Snacking after Dinner

Nutrition, January 15, 2018

Is poor habitual snacking after dinner preventing you from your body optimisation and performance goals?

A few of my EVERFIT athletes have bought up in their catch ups that they would like to get better control over after dinner snacking. First of all lets unpack a few key questions before we get into how to make sure that this is a habit that ultimately serves us and doesn't hinder progress towards our wellness goals.


Firstly are you having to snack due to not meeting your kcal requirements for the day? I would suggest that if you are "stomach" hungry and you have had a day when you have completed two sessions or had a particularly challenging (intensity wise or duration) key session then your body might require more nutrition. If this is the case then as long as you are snacking on good quality kcal without  (eg (sweet) banana, cacao, chai and almond milk smoothie or (savory) tomato, avocado on quality crackers) 

If you have met your kcal requirements, and you have had a light day training then your snacking could be more of a "head" hungry or habit.  Now it's a good idea to look at the reason for this habit. 


In some instances it can be due to tiredness, when you are feeling tired the body releases more hormones that make you hungry (ghrelin - hunger hormone) and slow release of hormones (leptin - satiety hormone) that make you feel satisfied.  Research has shown that not getting enough sleep or poor sleep habits have been linked with a decrease in leptin, and an increase in ghrelin. Staying on top of your sleep is so important to stop this hormonal double tag team to increase your feeling to snack (please see my past article on the importance of sleep Wholistic Runner Part 2 - SLEEP

Another reason for unnecessary snacking after dinner is people looking for a reward after a tough day. Getting stressed and then using food (or worse alcohol) as a coping mechanism can lead to problems. Mindless snacking is a way of avoiding difficult emotions or feelings - it's "comfort eating" and an easy short term way to bury the problem. When we have unresolved stress then cortisol (stress hormone) rises and this increases cravings for high carbohydrate, fatty, salty, or sweet foods . During stressful times our feel good hormones (serotonin and dopamine) lower and we get increased cravings for carbohydrates to boost these chemicals. Digging down into reasons for these habits and then how to tag better habits after dinner can be a rewarding experience. Check out my article on Habits - Trigger, behaviour, reward if you would like more info on this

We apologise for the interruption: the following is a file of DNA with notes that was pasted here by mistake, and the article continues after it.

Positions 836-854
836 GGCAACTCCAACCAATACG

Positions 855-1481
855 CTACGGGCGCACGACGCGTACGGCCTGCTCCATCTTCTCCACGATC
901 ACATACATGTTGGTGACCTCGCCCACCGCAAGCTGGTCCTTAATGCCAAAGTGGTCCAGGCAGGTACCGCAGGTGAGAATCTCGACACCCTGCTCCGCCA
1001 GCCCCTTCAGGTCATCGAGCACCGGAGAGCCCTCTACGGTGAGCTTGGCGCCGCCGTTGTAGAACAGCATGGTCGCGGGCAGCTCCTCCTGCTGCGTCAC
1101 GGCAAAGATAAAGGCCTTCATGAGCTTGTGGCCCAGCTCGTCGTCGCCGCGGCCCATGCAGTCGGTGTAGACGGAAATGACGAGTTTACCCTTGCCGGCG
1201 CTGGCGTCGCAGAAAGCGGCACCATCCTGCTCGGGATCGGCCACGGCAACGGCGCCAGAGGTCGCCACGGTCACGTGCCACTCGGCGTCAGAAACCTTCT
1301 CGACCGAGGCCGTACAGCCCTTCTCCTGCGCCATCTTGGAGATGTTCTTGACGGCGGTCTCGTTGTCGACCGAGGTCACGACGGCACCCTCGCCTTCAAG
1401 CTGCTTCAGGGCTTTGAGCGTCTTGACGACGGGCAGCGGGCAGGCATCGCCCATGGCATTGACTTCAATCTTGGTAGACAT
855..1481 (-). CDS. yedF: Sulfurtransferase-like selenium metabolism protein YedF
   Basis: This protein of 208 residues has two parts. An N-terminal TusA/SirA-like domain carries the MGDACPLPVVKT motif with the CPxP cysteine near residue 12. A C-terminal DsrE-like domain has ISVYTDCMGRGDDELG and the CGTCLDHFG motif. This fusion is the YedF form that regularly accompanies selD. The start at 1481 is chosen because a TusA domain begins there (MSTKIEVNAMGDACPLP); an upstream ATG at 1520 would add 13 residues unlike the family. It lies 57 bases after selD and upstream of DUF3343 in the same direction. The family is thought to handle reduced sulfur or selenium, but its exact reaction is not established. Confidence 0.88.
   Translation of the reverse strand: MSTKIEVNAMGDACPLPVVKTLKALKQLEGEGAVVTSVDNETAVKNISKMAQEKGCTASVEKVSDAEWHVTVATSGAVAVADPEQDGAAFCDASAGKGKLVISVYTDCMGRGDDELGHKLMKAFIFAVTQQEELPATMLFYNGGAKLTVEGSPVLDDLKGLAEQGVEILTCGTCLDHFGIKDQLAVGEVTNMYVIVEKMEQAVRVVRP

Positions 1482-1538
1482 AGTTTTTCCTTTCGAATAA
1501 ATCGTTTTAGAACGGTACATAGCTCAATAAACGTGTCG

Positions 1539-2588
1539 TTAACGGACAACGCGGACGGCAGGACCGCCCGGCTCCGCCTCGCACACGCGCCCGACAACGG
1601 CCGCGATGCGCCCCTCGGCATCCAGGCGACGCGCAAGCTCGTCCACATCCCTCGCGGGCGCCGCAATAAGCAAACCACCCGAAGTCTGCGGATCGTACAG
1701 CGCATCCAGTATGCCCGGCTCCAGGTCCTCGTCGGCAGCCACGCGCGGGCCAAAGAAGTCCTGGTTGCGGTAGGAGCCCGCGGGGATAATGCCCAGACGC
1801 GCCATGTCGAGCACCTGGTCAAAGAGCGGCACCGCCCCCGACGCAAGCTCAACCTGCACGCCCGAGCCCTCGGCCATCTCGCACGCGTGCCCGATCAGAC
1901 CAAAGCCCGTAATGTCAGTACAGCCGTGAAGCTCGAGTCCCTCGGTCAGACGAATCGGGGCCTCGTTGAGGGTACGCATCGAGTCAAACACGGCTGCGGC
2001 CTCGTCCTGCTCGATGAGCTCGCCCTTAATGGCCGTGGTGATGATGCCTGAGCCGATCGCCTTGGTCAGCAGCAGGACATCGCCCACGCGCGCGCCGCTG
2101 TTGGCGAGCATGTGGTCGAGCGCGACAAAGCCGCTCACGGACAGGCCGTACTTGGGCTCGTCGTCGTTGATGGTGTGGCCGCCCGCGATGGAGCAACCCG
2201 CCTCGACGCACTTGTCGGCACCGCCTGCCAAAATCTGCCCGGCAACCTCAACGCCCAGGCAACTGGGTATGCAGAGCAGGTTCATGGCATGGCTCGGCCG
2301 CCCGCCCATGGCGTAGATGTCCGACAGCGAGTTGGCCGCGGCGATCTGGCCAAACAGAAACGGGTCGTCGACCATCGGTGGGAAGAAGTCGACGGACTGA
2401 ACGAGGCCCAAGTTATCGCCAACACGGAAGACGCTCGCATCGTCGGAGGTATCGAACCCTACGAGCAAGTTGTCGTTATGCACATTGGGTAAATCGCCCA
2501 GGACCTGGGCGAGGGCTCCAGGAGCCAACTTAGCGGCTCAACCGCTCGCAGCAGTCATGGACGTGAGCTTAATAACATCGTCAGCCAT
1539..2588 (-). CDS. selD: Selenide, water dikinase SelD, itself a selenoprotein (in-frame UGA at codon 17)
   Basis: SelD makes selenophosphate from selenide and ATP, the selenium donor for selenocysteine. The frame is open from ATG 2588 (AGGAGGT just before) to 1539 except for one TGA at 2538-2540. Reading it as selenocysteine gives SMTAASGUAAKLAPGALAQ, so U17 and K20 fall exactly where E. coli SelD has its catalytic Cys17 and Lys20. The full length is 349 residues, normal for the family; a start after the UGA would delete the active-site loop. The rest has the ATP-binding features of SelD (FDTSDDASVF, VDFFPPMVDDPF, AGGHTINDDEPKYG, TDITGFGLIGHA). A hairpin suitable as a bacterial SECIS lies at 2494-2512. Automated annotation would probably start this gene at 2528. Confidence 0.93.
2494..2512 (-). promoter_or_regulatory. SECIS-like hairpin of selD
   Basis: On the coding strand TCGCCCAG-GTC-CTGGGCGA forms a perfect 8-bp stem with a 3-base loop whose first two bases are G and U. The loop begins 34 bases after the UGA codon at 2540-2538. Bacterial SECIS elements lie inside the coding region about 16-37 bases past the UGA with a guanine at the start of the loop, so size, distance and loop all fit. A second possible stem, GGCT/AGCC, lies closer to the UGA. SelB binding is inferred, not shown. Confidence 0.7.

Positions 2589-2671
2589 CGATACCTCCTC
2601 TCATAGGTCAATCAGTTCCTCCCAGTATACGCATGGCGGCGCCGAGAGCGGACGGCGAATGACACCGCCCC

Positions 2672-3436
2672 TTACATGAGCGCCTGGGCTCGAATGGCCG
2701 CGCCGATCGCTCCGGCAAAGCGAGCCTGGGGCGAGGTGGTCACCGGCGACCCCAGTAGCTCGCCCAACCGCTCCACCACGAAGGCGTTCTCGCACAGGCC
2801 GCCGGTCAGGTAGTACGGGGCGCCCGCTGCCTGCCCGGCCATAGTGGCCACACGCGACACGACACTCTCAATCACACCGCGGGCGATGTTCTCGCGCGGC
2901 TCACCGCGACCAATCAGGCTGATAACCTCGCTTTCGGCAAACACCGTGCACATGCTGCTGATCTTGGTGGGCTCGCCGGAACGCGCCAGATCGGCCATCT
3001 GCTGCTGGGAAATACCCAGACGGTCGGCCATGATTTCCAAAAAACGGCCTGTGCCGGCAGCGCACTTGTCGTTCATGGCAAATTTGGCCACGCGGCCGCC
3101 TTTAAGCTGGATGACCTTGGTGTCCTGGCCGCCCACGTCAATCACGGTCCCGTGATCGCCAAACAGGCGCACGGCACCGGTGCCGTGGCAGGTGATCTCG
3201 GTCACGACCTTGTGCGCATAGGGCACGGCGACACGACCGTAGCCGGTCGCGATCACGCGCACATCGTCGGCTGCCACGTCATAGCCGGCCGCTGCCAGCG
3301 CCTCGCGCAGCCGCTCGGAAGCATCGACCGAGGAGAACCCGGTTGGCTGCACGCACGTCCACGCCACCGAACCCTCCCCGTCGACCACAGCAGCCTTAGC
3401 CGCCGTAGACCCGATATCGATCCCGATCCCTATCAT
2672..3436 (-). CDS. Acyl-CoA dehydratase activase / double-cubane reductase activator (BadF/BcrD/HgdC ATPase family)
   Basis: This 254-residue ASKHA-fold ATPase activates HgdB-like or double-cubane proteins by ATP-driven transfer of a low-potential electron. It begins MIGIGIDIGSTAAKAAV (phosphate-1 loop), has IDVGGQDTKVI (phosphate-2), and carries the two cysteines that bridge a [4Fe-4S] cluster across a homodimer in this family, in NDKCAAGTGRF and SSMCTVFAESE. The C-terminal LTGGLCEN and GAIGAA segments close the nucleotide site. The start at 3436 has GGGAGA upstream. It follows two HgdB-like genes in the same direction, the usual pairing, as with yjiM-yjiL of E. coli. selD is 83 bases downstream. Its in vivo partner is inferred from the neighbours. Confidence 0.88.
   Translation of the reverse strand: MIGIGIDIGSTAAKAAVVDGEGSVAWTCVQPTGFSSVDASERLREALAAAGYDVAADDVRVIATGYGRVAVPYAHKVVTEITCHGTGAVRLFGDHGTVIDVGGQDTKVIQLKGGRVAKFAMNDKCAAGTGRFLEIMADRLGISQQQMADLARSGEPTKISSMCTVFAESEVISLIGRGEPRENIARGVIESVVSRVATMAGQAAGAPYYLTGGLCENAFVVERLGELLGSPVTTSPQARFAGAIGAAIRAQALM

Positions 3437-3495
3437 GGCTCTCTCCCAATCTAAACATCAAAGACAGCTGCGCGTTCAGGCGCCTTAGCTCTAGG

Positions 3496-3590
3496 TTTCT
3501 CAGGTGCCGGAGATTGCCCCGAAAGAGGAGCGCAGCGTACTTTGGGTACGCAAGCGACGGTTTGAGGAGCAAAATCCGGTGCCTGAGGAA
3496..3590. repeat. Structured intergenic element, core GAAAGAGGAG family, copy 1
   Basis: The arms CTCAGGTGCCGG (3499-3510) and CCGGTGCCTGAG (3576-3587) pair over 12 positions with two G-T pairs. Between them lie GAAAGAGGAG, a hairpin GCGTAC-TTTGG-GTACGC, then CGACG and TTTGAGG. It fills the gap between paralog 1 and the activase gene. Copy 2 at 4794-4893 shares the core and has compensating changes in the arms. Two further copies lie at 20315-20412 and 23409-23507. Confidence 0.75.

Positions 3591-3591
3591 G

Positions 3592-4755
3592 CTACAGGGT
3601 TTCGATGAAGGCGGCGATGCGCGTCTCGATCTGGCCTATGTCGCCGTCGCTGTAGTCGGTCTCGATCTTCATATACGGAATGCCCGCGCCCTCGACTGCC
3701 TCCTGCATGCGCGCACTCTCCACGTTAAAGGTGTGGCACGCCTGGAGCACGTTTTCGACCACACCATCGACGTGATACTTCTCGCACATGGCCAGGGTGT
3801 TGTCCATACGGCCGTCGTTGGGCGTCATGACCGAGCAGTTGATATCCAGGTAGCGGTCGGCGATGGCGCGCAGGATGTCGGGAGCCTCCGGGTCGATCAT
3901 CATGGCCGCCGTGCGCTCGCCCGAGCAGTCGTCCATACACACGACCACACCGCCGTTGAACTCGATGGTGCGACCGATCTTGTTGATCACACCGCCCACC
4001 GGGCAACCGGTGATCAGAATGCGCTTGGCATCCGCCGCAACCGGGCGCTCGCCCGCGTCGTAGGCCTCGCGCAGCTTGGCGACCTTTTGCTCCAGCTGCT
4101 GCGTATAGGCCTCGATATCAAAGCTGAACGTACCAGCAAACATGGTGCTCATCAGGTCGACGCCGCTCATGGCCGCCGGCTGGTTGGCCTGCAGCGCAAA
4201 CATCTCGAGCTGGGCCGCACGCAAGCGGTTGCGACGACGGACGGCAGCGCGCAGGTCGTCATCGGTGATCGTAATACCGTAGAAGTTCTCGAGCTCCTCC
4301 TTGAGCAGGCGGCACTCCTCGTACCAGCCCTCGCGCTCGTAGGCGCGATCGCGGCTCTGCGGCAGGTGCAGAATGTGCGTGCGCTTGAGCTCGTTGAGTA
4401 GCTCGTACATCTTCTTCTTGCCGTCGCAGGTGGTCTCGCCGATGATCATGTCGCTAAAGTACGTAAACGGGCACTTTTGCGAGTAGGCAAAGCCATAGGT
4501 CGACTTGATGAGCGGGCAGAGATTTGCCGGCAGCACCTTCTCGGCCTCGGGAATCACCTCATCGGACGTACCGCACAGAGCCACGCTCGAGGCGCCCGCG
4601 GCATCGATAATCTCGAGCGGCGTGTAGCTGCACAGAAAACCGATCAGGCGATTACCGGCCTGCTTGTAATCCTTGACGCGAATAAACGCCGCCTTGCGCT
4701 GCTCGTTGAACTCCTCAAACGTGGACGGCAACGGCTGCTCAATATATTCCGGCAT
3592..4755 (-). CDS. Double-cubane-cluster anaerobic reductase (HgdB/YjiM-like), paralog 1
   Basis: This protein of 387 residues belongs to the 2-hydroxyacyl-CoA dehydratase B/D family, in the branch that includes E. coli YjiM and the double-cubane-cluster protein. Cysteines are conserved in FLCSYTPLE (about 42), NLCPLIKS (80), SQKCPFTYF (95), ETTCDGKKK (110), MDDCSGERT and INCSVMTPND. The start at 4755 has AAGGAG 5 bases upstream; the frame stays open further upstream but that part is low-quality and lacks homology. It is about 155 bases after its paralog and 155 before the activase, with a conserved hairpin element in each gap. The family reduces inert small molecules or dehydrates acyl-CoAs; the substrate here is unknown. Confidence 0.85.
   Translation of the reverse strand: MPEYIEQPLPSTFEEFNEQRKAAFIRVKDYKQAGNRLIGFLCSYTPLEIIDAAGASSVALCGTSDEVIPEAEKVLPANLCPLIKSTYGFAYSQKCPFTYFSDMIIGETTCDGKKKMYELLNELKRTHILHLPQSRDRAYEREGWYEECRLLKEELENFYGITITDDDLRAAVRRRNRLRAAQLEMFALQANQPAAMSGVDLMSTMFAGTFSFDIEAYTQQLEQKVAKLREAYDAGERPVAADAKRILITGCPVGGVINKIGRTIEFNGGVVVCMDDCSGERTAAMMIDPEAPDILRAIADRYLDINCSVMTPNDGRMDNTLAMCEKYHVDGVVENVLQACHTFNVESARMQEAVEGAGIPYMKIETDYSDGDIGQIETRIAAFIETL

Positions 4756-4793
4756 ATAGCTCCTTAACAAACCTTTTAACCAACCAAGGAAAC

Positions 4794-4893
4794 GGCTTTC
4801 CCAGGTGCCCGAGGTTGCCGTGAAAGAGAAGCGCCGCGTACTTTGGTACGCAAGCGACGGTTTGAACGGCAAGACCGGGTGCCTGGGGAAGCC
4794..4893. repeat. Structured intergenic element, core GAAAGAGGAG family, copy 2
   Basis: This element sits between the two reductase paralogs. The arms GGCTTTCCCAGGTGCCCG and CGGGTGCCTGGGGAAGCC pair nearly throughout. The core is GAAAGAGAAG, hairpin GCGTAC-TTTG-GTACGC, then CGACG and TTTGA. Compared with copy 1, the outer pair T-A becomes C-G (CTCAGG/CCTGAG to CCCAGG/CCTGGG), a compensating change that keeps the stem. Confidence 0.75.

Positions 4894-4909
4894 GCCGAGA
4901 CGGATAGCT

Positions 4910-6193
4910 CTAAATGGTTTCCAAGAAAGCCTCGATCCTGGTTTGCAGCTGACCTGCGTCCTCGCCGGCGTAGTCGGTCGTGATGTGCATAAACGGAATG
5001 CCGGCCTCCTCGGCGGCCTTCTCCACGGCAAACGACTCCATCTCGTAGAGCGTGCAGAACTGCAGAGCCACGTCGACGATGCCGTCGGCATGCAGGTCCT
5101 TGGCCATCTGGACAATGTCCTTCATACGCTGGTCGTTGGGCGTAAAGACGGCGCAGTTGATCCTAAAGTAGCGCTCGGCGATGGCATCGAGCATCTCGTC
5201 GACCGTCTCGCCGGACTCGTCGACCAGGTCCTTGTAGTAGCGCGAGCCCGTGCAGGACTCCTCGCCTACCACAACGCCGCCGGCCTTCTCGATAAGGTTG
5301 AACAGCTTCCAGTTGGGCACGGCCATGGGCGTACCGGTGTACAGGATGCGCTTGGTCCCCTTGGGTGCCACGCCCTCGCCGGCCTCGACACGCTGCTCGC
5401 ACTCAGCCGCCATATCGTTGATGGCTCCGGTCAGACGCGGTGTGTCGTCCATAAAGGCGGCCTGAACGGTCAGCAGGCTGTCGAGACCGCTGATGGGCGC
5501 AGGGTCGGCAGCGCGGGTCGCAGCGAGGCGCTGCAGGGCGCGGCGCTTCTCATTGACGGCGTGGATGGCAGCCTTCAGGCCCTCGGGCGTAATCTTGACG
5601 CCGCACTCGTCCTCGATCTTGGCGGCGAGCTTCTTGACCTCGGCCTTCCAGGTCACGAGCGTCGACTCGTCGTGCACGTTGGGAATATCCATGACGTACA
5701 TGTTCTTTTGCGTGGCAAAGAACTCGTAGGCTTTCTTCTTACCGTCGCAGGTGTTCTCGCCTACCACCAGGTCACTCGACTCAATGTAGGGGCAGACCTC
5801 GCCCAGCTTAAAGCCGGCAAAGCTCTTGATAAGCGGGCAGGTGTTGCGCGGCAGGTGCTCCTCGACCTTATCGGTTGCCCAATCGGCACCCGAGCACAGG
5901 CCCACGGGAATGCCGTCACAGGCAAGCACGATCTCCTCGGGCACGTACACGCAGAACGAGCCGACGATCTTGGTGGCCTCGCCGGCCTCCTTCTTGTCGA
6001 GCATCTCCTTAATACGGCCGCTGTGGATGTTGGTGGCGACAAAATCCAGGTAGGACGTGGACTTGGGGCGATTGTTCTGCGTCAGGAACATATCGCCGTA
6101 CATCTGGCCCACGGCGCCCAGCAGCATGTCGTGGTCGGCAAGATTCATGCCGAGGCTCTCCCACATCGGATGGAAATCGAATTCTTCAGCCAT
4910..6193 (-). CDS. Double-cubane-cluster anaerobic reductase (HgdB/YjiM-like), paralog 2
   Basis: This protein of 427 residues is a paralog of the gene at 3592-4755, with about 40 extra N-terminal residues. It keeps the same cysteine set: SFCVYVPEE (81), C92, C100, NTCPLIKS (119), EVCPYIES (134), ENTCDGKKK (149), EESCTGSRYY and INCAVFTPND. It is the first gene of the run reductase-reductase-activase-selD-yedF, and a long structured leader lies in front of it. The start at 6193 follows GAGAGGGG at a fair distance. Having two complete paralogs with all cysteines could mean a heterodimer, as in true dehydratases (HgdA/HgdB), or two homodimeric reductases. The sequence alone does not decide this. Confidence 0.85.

Here are some 5 ways to help with poor snaking habits after dinner

1) Optimise your food environment - Plan your weekly shop and have healthy nutritious, plant based whole food in your cupboards. If you have healthy options available at home this will nudge you towards better food habits. This is VERY important and one of the first things I stress in my client consultations. 


2) Hydrate - Drinking enough throughout the day means you are less likely to overeat. Simply put if you are drinking water instead of another kcal containing beverage it helps with overall weight management in the long term. Alcohol is the worst of all liquid kcal as it has an effect of stimulating food intake. Drinking adequate water is so important for all aspects of wellness, digestive health, temperture regulation; it literally maintains the health and integrity of every cell in the body. 

3) Be mindful about your snacking - before the snack, stop for a moment and analyse the real reason for the food. As discussed previously is it comfort, a reward, boredom, or are you really "stomach" and not just "head" (habitually hungry). Looking to replace the snack with another behaviour eg going for a walk, stretching, or even a tea (I love Puka's Licorice tea or a Cacao nibs and coconut brew up). I enjoy using the HEADSPACE app for meditation to help create space between thinking and action. Helping create this space allows more informed choices rather than being swept along with habitual behaviour. Headspace now has a Mindful Eating 10 day pack that I found particularly good. 


4) Eat your VEGGIES and PROTEIN - Try and include vegetables as often as possible throughout your day. They provide fibre for fullness and a wide array of vitamins, mineral, and photo-nutrients to help with the bodies moment to moment biochemistry processes. Including good quality plant protein and fat creates satiety keeping you fuller for longer periods. This helps with the urge to snack. Some good examples of plant protein are tofu, temph, nuts, and a good quality powder. We use Garden of Life - Raw Organic Protein in smoothies (choc and vanilla flavour), and we bulk up soups and stews with the natural flavour. 

5) Eat till 80% full - Eat slowly and mindfully. When finished wait for 20min before deciding on having a second helping. It can take the stomach 20-30min to send messages to the brain about it's state of fullness. The Okinawans (indigenous people of Ryukyu Islands in Japan) eat till they are 80% full. They are famous for having one of the longest life expediencies in the world. This rule is called "Hara Hachi Bu".